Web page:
The public transport system in Vienna happens to be a well-developed one. If you wish to travel to any part of the city, you can do so on underground lines, trains, trams and buses, and reach your destination in next to no time. Wiener Linien, the principal transport operator in the city is in charge of ninety different bus routes of which twenty-four run during the night hours, twenty-nine tram lines and five underground systems. During public holidays and on weekends, the people of Vienna have the metro service at their disposal all through the night.
To put it simply, the public transport in Vienna is the best among all of the European cities. Although that may be difficult to prove, the system can definitely be ranked as one of the best in every department. While the network of trams and buses in the city is seemingly extensive, the underground system is still undergoing expansion and there are suburban railway networks running some way out into the outer limits of Vienna. The best part of it all is the integrated feature of the public transport in Vienna that allows you to travel on any means of transport with the help of just one ticket.
Let us now describe the various means of public transport in the city that you can take for exploring around the many places of attraction around this historic European city of Vienna.
Buses and streetcars in Vienna
Take a bus or streetcar on any route of your choice in the city and it is likely that you will come across a low-floor vehicle. They have been made abundant on the streets of Vienna so as to facilitate easy alighting and boarding for the individuals who suffer from restricted mobility. These low-floor streetcars are now in operation on almost every other route with the exception being line number thirty which serves the purpose of no more than a booster train. The streetcar stations are fitted with a blinking wheelchair symbol to indicate how long a vehicle will wait at the stop before departing.
Trams in Vienna
Trams rank as the most frequent means of public transport in Vienna, dating back to the early eighteen hundreds and having undergone a couple of upgrades ever since to keep up with the advances in technology. Tramlines criss-cross almost the entire city with most of the services running to and from the city-center, akin to the alignment of spokes on a wheel. Certain routes also run special services during night hours to facilitate transit of the local people.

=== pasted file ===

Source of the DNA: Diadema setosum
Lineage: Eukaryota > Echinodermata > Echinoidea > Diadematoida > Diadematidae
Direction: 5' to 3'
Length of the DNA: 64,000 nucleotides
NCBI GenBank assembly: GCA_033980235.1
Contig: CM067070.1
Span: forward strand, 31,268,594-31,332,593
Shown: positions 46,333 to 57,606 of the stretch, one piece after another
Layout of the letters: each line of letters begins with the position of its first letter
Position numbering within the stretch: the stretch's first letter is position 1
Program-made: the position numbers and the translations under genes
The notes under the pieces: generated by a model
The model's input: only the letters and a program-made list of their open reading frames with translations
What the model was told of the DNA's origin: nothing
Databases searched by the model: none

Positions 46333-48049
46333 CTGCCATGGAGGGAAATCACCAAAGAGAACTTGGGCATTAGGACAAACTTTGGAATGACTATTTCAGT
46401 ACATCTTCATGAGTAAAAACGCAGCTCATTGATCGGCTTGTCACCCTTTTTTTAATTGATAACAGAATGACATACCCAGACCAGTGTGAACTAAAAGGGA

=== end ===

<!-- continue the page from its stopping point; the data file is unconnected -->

Trams running on routes one and two are the most popular with tourists. They run along the Ringstrasse and offer a view of some of the popular tourist destinations across the city: University, Burgtheater, Votivkirche, Rathaus, the Parliament building, Hofburg Palace and the Opera House. However, these routes no longer traverse the entire ring circuit and you will be required to change over to connecting services at the many overlapping stations in order to complete your journey.
It maybe worth noting that a new yellow tram has been introduced that traverses the entire Ringstrasse network. With a running audio commentary inside describing the various tourist spots along the way, one can safely conclude that this tram has been introduced purely for the tourists. Travelling on this tram is also costlier than on the standard trams on the aforementioned routes.
Compared to the other means of public transport in Vienna, the subway system is modern with the first phase starting operations as recently as 1978. While the Red U1 line runs along a north-south direction, the east-west route is served by the Orange U3 line. The City station at the Vienna City center is the cross-over point of the two lines. The Purple U2 line originates from the Karlsplatz station and terminates in the twenty-second district at Aspernstrasse. It also has a stop at Messe Wien which is close to the Vienna Convention Center. The Green U4 line serves as the link between the north and the west, travelling in a loop around the eastern half of the city-center. The Brown U6 line is the oldest of all, operating trains that are similar to the old trams that were in operation at the turn of the century. Designed by Otto Wagner, the better part of this line is raised and not underground unlike the others. Note that there is no line U5 which was not built owing to a bureaucratic mess, an event Viennese people are sure to remember forever.
This is the suburban railway service in Vienna, originating from within the city limits and travelling out to the outer suburban districts. It comprises numerous branch lines that run services in more than one direction. While services along most of the routes are quite frequent, the frequency along the central trunk line amounts to just under a few minutes. The service is primarily run by the Austrian Federal Railways.
Getting around in Vienna
There are numerous places from where you can buy your travel tickets- machines at various tram and bus stops, ticket offices, TABAK or tobacco and newspaper stalls, and also online. Being an integrated transport system, you can travel on all means of transport on this single ticket, provided you have it validated by either the bus or tram drivers, or at the designated places in all stops and railway stations. Travelling to the Greater Vienna regions is no longer considered an issue with numerous bus and tram routes in operation along those districts. Enjoy your stay in the city and travel on the public transport in Vienna to explore the various tourist attractions in a fast, cheap yet highly efficient manner.